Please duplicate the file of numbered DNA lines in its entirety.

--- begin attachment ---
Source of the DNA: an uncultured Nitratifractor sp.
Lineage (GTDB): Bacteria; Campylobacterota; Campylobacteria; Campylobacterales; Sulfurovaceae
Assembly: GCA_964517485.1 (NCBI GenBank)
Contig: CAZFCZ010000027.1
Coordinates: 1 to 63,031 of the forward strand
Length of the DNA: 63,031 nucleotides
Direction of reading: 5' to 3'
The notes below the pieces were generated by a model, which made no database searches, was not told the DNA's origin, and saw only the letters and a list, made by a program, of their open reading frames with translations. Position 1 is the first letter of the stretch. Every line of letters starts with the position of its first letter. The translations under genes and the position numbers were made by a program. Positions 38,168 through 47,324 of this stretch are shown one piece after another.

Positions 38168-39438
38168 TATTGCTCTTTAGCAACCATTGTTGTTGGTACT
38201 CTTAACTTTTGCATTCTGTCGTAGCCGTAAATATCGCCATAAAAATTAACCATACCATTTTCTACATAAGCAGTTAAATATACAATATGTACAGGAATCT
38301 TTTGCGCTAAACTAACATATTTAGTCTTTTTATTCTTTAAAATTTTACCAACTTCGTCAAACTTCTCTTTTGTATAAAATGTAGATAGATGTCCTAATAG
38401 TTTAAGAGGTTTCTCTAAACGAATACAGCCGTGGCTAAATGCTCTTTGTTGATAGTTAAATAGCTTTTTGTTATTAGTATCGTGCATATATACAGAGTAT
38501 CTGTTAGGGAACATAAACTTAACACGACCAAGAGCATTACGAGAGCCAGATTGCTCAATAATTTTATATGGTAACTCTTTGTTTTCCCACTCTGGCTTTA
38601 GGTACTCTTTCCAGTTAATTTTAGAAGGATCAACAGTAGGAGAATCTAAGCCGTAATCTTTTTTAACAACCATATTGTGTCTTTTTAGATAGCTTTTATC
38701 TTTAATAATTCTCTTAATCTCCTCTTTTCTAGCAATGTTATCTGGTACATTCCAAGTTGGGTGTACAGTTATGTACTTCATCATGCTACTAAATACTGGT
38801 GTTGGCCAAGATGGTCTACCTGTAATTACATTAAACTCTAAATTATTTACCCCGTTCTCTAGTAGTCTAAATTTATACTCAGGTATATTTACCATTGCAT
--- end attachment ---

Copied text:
Source of the DNA: an uncultured Nitratifractor sp.
Lineage (GTDB): Bacteria; Campylobacterota; Campylobacteria; Campylobacterales; Sulfurovaceae
Assembly: GCA_964517485.1 (NCBI GenBank)
Contig: CAZFCZ010000027.1
Coordinates: 1 to 63,031 of the forward strand
Length of the DNA: 63,031 nucleotides
Direction of reading: 5' to 3'
The notes below the pieces were generated by a model, which made no database searches, was not told the DNA's origin, and saw only the letters and a list, made by a program, of their open reading frames with translations. Position 1 is the first letter of the stretch. Every line of letters starts with the position of its first letter. The translations under genes and the position numbers were made by a program. Positions 38,168 through 47,324 of this stretch are shown one piece after another.

Positions 38168-39438
38168 TATTGCTCTTTAGCAACCATTGTTGTTGGTACT
38201 CTTAACTTTTGCATTCTGTCGTAGCCGTAAATATCGCCATAAAAATTAACCATACCATTTTCTACATAAGCAGTTAAATATACAATATGTACAGGAATCT
38301 TTTGCGCTAAACTAACATATTTAGTCTTTTTATTCTTTAAAATTTTACCAACTTCGTCAAACTTCTCTTTTGTATAAAATGTAGATAGATGTCCTAATAG
38401 TTTAAGAGGTTTCTCTAAACGAATACAGCCGTGGCTAAATGCTCTTTGTTGATAGTTAAATAGCTTTTTGTTATTAGTATCGTGCATATATACAGAGTAT
38501 CTGTTAGGGAACATAAACTTAACACGACCAAGAGCATTACGAGAGCCAGATTGCTCAATAATTTTATATGGTAACTCTTTGTTTTCCCACTCTGGCTTTA
38601 GGTACTCTTTCCAGTTAATTTTAGAAGGATCAACAGTAGGAGAATCTAAGCCGTAATCTTTTTTAACAACCATATTGTGTCTTTTTAGATAGCTTTTATC
38701 TTTAATAATTCTCTTAATCTCCTCTTTTCTAGCAATGTTATCTGGTACATTCCAAGTTGGGTGTACAGTTATGTACTTCATCATGCTACTAAATACTGGT
38801 GTTGGCCAAGATGGTCTACCTGTAATTACATTAAACTCTAAATTATTTACCCCGTTCTCTAGTAGTCTAAATTTATACTCAGGTATATTTACCATTGCAT